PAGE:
In order to have a healthy smile, you need to eat a diet that’s rich in calcium. In fact, 99% of the calcium your body needs is stored in your teeth and bones. It makes sense that, in order to keep those pearly whites nice and healthy, you need to get plenty of calcium in your diet.
So what exactly does it mean to get enough calcium? Recommended amounts vary depending on a number of factors. Keep reading to learn how much calcium you need and what foods you can eat to get the amount that you need.
How Much Calcium Do I Need?
Everyone needs calcium. But, depending on how old you are and whether you’re pregnant, you may need more or less.
Adults need to eat calcium to maintain healthy teeth and a strong skeletal system, while infants, children, and teens need the nutrients to build healthy bones and teeth.
Find your category on the list below to learn how much you should be consuming each day:
- Pregnant and Nursing Mothers 19 or Older: 1,000 mg
- Pregnant and Nursing Mothers Younger Than 19: 1,300 mg
- Older Adults (51+): 1,200 mg
- Adults (19-50): 1,000 mg
- Older Children and Teenagers (9-18): 1,300 mg
- Young Children (4-8): 800 mg
- Babies and Very Young Children (0-3): 500 mg
What Foods are Good Sources of Calcium?
To provide your body with the calcium it needs each day, you will need to incorporate foods that are good sources into your daily meals and snacks.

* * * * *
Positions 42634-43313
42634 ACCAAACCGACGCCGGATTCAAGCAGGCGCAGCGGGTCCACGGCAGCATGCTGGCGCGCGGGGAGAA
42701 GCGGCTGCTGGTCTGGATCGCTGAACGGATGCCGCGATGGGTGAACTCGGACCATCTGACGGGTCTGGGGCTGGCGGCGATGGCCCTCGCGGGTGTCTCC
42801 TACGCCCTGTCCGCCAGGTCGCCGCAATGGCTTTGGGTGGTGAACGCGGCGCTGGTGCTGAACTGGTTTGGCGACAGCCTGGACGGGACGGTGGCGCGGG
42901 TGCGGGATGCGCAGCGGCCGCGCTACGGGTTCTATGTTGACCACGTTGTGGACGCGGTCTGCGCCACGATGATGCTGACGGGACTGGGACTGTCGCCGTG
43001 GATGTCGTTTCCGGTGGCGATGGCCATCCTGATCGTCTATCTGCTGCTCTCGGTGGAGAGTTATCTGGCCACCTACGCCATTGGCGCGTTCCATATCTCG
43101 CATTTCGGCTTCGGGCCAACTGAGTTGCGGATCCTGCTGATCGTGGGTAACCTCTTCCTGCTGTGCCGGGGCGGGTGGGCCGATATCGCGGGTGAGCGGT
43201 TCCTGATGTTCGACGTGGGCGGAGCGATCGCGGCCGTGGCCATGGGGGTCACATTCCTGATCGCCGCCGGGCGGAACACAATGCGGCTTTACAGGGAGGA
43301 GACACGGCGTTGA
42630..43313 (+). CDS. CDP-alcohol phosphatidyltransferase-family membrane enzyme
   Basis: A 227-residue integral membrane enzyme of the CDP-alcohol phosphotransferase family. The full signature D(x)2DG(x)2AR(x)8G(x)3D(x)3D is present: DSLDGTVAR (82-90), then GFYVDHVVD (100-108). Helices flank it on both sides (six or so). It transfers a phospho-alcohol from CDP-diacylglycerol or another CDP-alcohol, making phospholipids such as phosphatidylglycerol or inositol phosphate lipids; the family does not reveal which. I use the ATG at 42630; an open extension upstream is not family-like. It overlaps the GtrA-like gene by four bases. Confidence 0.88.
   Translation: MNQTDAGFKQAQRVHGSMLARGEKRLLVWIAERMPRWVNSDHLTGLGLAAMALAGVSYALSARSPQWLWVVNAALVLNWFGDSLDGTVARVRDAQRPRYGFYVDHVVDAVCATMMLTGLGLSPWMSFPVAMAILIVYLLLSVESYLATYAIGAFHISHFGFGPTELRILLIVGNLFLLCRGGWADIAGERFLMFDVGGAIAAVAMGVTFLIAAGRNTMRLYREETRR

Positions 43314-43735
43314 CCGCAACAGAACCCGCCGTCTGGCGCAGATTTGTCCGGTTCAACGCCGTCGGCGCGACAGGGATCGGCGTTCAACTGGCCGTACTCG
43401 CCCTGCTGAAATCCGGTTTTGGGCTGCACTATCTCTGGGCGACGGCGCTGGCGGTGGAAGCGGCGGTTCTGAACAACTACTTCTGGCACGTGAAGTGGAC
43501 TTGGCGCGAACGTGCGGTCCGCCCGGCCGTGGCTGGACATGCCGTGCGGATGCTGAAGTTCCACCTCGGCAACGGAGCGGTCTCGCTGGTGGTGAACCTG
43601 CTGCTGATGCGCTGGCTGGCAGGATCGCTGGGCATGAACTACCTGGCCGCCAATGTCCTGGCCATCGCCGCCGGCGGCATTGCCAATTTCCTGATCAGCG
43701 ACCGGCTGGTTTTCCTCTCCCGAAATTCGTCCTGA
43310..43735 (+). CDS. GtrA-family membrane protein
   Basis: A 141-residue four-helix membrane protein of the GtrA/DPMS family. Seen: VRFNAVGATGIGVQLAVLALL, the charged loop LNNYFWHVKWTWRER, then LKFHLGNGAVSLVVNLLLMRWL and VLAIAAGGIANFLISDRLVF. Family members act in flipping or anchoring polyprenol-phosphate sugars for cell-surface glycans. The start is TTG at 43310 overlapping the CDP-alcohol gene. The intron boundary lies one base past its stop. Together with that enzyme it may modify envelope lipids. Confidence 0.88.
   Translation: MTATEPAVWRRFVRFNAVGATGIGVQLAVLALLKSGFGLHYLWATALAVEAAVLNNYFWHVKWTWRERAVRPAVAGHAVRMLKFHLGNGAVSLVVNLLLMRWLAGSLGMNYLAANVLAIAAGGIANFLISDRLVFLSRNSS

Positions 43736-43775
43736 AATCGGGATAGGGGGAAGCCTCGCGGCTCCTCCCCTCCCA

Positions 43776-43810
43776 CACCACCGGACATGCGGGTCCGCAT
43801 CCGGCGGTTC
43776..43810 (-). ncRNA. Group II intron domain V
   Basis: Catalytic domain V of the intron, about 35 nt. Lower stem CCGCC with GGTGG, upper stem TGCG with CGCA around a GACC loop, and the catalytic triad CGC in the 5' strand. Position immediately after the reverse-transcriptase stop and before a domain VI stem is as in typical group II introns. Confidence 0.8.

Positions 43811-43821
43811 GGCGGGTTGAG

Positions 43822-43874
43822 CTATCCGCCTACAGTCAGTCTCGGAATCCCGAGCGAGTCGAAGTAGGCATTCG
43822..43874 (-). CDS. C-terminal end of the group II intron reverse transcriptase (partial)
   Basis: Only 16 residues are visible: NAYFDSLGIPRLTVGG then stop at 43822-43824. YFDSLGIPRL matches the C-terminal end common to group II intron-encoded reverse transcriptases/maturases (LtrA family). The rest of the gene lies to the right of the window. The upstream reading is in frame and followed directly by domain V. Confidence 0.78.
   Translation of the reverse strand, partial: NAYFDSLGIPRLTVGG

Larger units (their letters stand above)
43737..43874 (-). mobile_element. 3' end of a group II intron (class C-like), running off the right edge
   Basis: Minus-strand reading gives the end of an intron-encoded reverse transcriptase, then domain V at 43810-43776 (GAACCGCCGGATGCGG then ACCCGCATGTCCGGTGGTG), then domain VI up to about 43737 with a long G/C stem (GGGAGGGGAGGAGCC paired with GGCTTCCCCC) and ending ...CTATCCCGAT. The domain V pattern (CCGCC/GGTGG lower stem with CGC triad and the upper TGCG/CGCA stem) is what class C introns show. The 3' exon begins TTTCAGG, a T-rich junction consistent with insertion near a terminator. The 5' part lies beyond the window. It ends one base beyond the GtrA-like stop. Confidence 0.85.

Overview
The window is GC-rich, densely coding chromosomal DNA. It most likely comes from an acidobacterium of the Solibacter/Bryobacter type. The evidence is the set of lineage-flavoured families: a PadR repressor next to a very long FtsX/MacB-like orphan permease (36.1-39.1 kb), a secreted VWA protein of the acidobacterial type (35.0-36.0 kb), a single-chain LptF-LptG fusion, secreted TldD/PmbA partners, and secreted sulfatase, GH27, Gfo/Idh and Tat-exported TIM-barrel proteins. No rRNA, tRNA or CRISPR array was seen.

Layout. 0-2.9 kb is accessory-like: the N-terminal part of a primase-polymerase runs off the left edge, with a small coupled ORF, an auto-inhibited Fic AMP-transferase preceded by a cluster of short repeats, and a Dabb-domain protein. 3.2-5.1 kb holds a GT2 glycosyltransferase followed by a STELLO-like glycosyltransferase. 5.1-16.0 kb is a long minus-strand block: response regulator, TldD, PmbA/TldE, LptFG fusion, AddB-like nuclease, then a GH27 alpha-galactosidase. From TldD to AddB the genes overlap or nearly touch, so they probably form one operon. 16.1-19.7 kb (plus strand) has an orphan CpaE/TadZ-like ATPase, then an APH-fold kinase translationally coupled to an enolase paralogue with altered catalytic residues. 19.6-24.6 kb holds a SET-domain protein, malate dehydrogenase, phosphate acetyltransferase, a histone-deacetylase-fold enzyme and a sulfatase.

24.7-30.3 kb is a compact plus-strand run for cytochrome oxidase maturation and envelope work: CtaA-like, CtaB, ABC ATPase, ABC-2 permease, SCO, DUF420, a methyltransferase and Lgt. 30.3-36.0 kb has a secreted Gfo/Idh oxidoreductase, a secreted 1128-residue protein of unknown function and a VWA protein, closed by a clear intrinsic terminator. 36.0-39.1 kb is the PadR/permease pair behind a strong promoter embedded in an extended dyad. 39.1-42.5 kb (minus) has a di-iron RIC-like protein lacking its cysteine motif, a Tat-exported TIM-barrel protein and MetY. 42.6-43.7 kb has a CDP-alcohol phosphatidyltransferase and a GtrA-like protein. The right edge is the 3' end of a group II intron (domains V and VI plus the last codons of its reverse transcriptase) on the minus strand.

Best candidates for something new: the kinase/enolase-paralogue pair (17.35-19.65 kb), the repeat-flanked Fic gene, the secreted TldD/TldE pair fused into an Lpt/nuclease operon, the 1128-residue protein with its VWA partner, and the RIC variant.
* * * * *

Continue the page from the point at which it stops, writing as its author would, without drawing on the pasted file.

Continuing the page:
If you don’t eat dairy products, don’t worry! While most people associate milk with consuming enough calcium, there are plenty of other sources.
Check out the list below to learn about some foods that have plenty of calcium and exactly how much they contain:
- Okra: 82 mg per cup
- Broccoli: 86 mg per 2 cups
- Tofu: 434 mg per half cup
- Cheddar Cheese: 202 mg per slice
- Sardines: 351 mg per 3.75-ounce can
- Canned Salmon: 232 mg per half can
- Edamame: 98 mg per cup
- 1% Milk: 305 mg per cup
- White Beans: 63 mg per half cup
- Almonds: 75 mg in 23 whole almonds
- Collard Greens: 268 mg per cup
- Kale: 101 mg per cup
- Greek Yogurt: 187 mg per most single-serving containers
- Oranges: 74 mg per large orange and 27 mg per cup of orange juice
Choose your favorite ingredients, and start adding them to your meals! Need some help getting started? Check out this list for some inspiration.